So I was terrified.

Like many political prisoners, I was first held in solitary confinement, without access to an attorney and unable to tell anyone where I was.

My captors accused me of being a spy.  They said I was doing so many interviews, I couldn't possibly just be writing a book.  They claimed my book was a cover for espionage for the C.I.A.

I told them I wasn't a spy.  I explained I was simply practicing good journalism by interviewing people with diverse perspectives.  I was just being thorough!

But they said they didn't believe me.  And they said if I didn't confess that I was a spy and ask for forgiveness, I could stay in prison for 10 or 20 years.  They could even see to it that I get executed.  But if I confessed to being a spy, asked for forgiveness, and agreed to spy for them, they would release me in a matter of days, and I would be back home in my own bed.

I knew that some other political prisoners before me had been forced to make false confessions. Sometimes they were freed, fled to safe places, and recanted those statements.  Sometimes, they stayed in jail.

I didn't know what to do about the pressures I faced.  I only knew that I was afraid.

I tried to remember sayings about courage that I had learned when I was free.  For example, Gandhi said, "I do believe I am seeking only God's Truth and have lost all fear of man."

So I told myself, "I must not fear man.  I must not fear my captors, my interrogators."  

But then I thought, "Gandhi was never in prison in Iran.  He would have been terrified, just as I am!"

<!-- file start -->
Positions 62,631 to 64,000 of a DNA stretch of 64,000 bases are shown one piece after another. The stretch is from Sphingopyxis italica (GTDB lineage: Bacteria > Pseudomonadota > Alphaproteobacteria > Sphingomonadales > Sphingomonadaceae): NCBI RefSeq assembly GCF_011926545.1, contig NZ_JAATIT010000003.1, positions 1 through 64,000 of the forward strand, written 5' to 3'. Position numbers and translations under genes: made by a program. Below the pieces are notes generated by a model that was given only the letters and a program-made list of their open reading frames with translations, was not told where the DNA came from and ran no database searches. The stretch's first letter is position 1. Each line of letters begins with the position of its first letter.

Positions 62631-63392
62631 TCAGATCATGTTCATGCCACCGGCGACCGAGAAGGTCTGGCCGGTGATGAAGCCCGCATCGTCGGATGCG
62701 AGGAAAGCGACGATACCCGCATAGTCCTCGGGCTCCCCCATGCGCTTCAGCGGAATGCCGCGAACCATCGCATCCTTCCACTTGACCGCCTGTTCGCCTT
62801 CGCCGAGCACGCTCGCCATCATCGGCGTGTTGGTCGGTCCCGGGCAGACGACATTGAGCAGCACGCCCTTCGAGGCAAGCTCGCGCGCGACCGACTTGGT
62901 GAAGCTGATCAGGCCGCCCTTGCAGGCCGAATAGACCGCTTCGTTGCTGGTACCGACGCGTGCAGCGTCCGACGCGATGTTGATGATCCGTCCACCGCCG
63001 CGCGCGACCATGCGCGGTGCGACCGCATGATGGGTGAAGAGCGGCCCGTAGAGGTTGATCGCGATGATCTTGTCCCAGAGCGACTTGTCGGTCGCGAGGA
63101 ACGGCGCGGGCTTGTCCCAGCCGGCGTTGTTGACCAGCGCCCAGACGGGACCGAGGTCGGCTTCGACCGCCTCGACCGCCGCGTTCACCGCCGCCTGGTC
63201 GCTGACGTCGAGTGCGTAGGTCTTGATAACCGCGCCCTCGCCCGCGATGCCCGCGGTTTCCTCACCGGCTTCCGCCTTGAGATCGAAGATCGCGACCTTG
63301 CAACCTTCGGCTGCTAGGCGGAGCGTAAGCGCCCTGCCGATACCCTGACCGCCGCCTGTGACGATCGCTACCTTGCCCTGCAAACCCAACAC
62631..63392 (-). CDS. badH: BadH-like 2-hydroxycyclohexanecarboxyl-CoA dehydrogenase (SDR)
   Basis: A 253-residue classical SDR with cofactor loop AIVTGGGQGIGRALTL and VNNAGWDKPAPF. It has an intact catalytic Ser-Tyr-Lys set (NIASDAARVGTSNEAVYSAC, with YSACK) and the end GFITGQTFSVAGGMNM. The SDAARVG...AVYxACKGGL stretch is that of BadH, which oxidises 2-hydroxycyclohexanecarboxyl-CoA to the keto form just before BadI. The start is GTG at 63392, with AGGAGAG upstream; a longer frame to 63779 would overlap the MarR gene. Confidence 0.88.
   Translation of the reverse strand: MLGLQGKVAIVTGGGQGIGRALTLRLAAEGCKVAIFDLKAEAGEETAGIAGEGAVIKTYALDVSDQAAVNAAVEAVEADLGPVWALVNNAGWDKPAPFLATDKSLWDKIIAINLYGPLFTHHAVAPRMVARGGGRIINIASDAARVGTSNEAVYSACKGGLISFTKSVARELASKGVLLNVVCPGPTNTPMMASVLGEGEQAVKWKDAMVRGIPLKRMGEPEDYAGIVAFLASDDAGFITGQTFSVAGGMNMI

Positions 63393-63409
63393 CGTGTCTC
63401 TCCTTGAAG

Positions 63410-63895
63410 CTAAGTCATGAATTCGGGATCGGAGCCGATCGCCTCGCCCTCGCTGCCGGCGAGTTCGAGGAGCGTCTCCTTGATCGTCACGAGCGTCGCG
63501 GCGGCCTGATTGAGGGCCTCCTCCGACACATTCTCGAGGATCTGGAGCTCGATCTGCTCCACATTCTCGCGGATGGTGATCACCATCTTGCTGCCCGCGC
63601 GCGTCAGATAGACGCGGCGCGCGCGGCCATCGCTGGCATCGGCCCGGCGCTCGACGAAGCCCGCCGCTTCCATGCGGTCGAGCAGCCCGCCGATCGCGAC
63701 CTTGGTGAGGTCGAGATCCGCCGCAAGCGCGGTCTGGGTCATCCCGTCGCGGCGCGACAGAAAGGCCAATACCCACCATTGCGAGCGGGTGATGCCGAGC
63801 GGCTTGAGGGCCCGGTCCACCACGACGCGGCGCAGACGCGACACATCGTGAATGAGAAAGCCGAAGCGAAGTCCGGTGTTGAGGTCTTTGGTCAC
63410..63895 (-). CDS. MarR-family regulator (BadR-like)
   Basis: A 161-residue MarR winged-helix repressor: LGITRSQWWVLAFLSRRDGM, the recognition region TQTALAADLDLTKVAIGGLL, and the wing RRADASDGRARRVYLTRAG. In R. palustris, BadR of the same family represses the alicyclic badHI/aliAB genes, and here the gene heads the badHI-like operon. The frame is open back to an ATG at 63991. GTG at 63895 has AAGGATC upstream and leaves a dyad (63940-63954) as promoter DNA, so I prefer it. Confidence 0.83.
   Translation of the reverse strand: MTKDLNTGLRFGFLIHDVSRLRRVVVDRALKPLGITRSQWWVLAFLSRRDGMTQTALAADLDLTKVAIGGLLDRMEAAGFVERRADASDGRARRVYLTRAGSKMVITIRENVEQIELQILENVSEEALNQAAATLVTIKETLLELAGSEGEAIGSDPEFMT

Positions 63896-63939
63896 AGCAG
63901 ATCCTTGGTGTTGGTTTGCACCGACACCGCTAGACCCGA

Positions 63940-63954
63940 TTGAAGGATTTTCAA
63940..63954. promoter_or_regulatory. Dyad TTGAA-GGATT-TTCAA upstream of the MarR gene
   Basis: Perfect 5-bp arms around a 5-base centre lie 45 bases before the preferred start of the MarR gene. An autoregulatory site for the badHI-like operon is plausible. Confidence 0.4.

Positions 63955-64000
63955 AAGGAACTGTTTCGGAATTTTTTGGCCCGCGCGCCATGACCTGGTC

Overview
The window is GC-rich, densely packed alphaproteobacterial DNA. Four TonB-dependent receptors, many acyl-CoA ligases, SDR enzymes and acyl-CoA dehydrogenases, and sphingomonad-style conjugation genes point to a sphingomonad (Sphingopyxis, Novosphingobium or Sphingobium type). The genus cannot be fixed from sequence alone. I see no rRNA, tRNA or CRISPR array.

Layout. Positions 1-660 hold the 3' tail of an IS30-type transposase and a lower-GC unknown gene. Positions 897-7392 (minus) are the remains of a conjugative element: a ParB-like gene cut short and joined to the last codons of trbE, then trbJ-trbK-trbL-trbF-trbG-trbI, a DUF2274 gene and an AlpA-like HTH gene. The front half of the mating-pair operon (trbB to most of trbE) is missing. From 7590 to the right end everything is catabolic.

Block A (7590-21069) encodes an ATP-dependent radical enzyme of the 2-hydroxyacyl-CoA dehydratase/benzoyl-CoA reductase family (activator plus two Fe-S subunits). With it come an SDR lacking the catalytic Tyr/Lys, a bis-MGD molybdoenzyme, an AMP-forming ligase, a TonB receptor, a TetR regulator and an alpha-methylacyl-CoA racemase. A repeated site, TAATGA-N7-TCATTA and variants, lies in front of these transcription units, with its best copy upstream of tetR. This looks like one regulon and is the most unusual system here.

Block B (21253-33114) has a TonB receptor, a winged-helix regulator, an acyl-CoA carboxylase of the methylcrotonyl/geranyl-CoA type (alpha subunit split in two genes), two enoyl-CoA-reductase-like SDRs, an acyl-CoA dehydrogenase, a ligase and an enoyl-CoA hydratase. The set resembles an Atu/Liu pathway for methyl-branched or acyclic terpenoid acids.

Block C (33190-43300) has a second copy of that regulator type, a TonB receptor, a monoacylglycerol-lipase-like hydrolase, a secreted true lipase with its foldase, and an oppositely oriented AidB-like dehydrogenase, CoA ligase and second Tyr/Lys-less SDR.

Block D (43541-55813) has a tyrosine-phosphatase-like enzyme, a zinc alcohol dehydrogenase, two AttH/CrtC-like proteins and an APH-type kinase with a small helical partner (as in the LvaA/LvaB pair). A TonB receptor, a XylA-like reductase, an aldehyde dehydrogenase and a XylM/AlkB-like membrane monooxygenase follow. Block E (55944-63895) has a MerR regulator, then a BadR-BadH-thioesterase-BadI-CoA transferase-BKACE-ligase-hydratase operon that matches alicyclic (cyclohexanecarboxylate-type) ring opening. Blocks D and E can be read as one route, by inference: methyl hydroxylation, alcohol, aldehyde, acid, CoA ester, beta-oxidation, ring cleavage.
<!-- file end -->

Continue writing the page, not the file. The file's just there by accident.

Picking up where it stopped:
In your lives, you have also faced adversities.  In difficult times, you may have turned to the friends and family who surround you today.  Friends and family are very important.

But if you couldn't turn to them, what would you do?

I was stuck in a prison cell roughly 7 feet by 9 feet.  When I held out my arms, I could almost touch the walls.  I had no one to talk to, except myself and God.

I talked to God a lot, and I bargained with him.  I told him, "If you set me free soon, I promise I'll never interview anyone ever again.  I'll never write a book.  I'll give up all my worldly goods and dedicate the rest of my life to serving the underprivileged."

But apparently God had other plans for me.

I felt alone, hopeless, and helpless.  I wasn't a hero.  I wasn't an activist.  I was simply writing a book.  I didn't have a cause.  If I did have a cause, it was to be free.

I was at my darkest, most desperate point, and I had to make a decision.  

I decided to make a false confession.  I was forced to confess on videotape.   I lied to the camera, to the world, and most importantly, to myself.  I said I was a spy, I apologized, and I asked for forgiveness.

My captors were happy I had cooperated and promised I would soon be freed.

But I wasn't happy because I was ashamed at what I had done, and I knew that one day, whenever I would be released, my body would be free, but my conscience would always remain behind bars.

Have you ever done something you knew you shouldn't do?  We probably all have.

Maybe you were dishonest.  Maybe you deceived someone.  Maybe no one ever found out, but you knew.  And that's actually the worst punishment because your conscience could never be free.

What did you do then?  Did you try to right your wrongs, or did you hope to forget them?

Though I was deeply ashamed of my false confession, I was too afraid to right my wrong at that time.

But gradually, I found more courage because after two weeks in solitary confinement, I was moved to another cell with other women political prisoners.  They included a humanitarian worker, two women who were arrested after they went to their local bakeries and shouted, "We want bread!" and another falsely accused spy.